I felt this way today. I won’t mention the name of the establishment but this happened to me today (minus the machine gun).
I arrived at the drive through at 10:26am. By the time they got to me it was 10:31 and I was told I had to order off the lunch menu.
If you’ve never seen this clip I would recommend you watch. It shares the feeling I had in that moment.
I wanted breakfast so I explained that to the young lady and I got told ‘no’ again. Frustrated I drove away but I got to thinking, how could this be handled better?
It was 1 minute after the cutoff so ideally taking my order would not have been a big deal. They just could have said yes as easy as they said no. There was an explanation that the service was backed up and that’s why they cut off breakfast but I had time to wait so that was not a problem for me.
Rule number one is don’t make your problem, my problem. I wanted breakfast. That was my problem.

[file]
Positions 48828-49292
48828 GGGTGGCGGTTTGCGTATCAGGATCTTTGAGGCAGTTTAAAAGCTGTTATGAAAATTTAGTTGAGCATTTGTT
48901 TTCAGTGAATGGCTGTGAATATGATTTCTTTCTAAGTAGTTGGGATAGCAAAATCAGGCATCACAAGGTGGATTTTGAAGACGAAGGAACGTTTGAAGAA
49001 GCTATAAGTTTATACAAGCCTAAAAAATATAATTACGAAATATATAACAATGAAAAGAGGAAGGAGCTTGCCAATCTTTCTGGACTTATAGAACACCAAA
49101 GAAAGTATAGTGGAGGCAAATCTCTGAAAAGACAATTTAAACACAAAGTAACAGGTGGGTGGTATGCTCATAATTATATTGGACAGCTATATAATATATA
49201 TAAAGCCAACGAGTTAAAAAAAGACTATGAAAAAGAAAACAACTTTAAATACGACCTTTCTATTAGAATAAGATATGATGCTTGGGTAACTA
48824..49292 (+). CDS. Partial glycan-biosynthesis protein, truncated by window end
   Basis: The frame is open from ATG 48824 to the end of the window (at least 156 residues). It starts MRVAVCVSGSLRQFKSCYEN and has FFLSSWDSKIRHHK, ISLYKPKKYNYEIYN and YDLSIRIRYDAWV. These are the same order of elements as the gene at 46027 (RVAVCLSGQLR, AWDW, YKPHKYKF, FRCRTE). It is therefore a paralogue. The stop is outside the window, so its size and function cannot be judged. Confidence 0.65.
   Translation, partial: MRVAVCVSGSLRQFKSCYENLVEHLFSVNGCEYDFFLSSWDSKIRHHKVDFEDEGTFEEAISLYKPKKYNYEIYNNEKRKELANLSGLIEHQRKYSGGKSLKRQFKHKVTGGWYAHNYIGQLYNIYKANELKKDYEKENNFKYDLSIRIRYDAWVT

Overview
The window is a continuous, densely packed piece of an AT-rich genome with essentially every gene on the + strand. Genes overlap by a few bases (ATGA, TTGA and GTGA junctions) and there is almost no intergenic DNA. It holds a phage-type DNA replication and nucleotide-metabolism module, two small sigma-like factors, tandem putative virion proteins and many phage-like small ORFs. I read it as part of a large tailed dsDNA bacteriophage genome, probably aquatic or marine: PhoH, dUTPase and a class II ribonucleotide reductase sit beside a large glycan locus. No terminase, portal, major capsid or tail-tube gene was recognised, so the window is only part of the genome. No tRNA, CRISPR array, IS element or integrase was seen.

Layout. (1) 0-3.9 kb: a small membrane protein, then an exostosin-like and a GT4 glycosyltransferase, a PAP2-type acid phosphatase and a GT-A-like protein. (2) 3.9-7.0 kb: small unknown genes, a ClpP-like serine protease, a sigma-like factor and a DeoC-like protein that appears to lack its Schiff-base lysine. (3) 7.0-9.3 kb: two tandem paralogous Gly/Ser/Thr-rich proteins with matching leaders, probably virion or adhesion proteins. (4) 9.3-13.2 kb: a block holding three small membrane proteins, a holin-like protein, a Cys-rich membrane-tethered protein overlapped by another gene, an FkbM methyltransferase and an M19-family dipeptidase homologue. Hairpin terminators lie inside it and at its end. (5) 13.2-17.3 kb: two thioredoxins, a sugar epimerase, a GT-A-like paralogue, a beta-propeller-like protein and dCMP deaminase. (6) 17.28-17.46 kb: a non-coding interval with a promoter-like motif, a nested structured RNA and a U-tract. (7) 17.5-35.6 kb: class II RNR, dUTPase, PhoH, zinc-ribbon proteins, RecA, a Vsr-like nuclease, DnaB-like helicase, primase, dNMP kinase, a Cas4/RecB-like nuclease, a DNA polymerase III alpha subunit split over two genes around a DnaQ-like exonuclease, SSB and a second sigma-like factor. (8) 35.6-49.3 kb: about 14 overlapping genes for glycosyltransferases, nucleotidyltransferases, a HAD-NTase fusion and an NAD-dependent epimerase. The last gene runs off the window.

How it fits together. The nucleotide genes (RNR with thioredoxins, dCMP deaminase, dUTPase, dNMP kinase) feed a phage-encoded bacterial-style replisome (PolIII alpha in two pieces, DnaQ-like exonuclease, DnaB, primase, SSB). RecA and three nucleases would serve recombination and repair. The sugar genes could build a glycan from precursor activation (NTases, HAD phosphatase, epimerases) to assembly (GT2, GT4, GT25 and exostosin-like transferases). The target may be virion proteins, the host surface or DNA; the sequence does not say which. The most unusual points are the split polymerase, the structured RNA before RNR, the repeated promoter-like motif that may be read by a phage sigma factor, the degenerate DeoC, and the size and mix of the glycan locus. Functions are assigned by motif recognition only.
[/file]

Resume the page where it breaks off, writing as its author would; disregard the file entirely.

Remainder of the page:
An alternative to just saying ‘no’ would be to offer something in compensation. At our church, when the parking lot is full (mostly on Easter) the parking team have coupons for a free breakfast at McDonalds and they give them out when they have to turn someone away.
If the policy was to cut off breakfast at 10:30 and it puts the drive through staff in a tough spot, they could give out a coupon for a free biscuit or something. It is better than just a ‘no’.
So, that is what I learned today. If you have to say no because of ‘policy’ then there ought to be the freedom to adjust the policy or offer something to soften the sting of the ‘no’. It’s good customer service and I guess would be an unexpected ‘extra’ that could heal the relationship.
What are your thoughts? How have you taken care of a client when you had to say ‘no’? What unexpected extra can you give when the policy won’t let you do what the customer wants?
Thanks for listening,
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